abstract = "Schizophrenic patients show positive symptoms, negative symptoms and cognitive dysfunction. In humans, phencyclidine (PCP), a non-competitive N-methyl-D-aspartate (NMDA) receptor antagonist, reproduces the schizophrenia-like psychosis including positive symptoms, negative symptoms and cognitive dysfunction. Ketamine, another non-competitive NMDA receptor antagonist, also reproduces a schizophrenia-like psychosis in healthy volunteers, and exaggerates the psychosis in schizophrenic patients. It has been hypothesized that insufficient glutamate neurotransmission is involved in the pathophysiology of schizophrenia. Therefore, attempts have been made to develop animal models of schizophrenia by using NMDA receptor antagonists such as PCP, ketamine and dizocilpine. In addition to pharmacological approaches, genetic approaches have been adopted to develop animal models of schizophrenia. The disrupted in schizophrenia 1 (DISC1) gene has been identified as a schizophrenia susceptibility gene based on linkage and single nucleotide polymorphism (SNP) association studies and clinical data, demonstrating that risk SNPs impact on the hippocampal structure and function in clinical and functional roles of DISC1 are analyzed in many kinds of transgenic mice developed. In this review, we focused on PCP and DISC1 transgenic animal models of schizophrenia and summarized recent evidence from several investigators. The basic researchers would need to collaborate with clinical psychiatrists to develop appropriate animal models for schizophrenia based on clinical evidence.",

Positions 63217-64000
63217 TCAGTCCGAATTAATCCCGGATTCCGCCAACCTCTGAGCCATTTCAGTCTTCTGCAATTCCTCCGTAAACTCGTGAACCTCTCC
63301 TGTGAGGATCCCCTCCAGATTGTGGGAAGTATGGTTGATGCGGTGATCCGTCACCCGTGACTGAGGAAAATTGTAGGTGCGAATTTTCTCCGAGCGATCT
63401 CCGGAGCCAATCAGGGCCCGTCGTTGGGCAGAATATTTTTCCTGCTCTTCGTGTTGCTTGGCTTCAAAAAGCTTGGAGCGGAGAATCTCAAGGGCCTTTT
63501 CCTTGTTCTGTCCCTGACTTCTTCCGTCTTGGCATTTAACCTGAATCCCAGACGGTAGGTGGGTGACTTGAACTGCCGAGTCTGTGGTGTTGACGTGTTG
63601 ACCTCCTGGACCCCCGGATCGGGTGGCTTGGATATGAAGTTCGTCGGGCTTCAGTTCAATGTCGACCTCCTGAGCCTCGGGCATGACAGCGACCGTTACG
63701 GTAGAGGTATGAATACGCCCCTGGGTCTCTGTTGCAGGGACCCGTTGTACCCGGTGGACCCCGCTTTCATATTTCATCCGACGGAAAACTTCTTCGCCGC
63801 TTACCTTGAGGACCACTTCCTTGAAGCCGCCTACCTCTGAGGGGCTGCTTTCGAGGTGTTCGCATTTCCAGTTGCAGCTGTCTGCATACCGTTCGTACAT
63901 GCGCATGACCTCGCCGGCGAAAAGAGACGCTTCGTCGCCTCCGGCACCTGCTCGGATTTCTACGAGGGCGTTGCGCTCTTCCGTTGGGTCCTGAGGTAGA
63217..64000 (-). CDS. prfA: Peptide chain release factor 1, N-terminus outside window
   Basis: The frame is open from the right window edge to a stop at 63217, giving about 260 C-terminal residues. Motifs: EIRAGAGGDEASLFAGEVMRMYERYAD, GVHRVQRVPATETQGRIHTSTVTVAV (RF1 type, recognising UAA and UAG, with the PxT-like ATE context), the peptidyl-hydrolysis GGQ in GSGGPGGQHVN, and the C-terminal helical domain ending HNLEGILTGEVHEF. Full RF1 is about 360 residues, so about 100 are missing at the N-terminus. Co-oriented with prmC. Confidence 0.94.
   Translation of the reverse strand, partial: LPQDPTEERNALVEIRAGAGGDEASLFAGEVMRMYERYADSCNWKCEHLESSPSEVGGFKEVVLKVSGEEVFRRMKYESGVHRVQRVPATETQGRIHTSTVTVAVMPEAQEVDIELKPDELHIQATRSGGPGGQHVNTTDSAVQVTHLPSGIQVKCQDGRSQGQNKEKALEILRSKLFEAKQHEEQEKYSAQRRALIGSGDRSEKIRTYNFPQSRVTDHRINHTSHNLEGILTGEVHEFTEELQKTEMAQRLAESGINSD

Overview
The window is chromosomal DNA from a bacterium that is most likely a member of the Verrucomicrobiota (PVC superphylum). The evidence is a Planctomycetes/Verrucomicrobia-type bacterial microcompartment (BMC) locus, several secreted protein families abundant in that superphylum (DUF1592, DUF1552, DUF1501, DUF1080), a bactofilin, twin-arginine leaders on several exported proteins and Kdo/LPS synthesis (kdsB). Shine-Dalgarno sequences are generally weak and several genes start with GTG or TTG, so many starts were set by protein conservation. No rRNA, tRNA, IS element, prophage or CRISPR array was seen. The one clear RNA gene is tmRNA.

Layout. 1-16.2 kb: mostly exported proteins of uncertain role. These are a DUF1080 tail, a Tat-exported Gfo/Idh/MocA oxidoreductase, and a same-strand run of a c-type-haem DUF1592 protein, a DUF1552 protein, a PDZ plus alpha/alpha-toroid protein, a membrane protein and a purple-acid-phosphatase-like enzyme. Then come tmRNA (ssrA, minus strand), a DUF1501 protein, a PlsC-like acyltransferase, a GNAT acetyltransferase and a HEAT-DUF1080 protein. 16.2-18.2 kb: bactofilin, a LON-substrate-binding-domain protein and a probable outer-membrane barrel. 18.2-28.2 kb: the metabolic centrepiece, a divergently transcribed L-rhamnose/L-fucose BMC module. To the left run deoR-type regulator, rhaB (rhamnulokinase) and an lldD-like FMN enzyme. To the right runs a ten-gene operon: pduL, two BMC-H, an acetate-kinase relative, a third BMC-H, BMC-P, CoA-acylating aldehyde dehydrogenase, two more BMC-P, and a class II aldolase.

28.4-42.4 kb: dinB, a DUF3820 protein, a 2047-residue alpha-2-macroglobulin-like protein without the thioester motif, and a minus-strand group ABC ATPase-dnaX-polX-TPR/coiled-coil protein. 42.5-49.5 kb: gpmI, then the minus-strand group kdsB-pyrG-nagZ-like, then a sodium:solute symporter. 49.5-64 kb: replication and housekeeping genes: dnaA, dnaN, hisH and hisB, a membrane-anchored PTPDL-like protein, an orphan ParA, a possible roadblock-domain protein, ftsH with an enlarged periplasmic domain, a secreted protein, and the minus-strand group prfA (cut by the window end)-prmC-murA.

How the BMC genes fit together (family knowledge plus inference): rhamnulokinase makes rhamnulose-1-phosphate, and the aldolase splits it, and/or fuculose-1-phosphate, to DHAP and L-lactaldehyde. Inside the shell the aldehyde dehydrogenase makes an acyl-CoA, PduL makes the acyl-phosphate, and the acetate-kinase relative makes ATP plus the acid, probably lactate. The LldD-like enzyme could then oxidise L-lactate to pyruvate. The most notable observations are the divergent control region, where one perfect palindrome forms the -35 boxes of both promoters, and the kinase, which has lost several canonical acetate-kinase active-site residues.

author = "Yukihiro Noda and Akihiro Mouri and Yukari Waki and Toshitaka Nabeshima",
year = "2009",
month = "4",
day = "1",
language = "English",
volume = "29",
pages = "47--53",
journal = "Japanese Journal of Psychopharmacology",
issn = "1343-4144",
publisher = "Japanese Society of Neuropsychopharmacology",
number = "2",

}

Development of animal models for schizophrenia based on clinical evidence : Expectation for psychiatrists. / Noda, Yukihiro; Mouri, Akihiro; Waki, Yukari; Nabeshima, Toshitaka.

In: Japanese Journal of Neuropsychopharmacology, Vol. 29, No. 2, 01.04.2009, p. 47-53.

Research output: Contribution to journalReview article

TY - JOUR

T1 - Development of animal models for schizophrenia based on clinical evidence

T2 - Expectation for psychiatrists

AU - Noda, Yukihiro

AU - Mouri, Akihiro

AU - Waki, Yukari

AU - Nabeshima, Toshitaka

PY - 2009/4/1

Y1 - 2009/4/1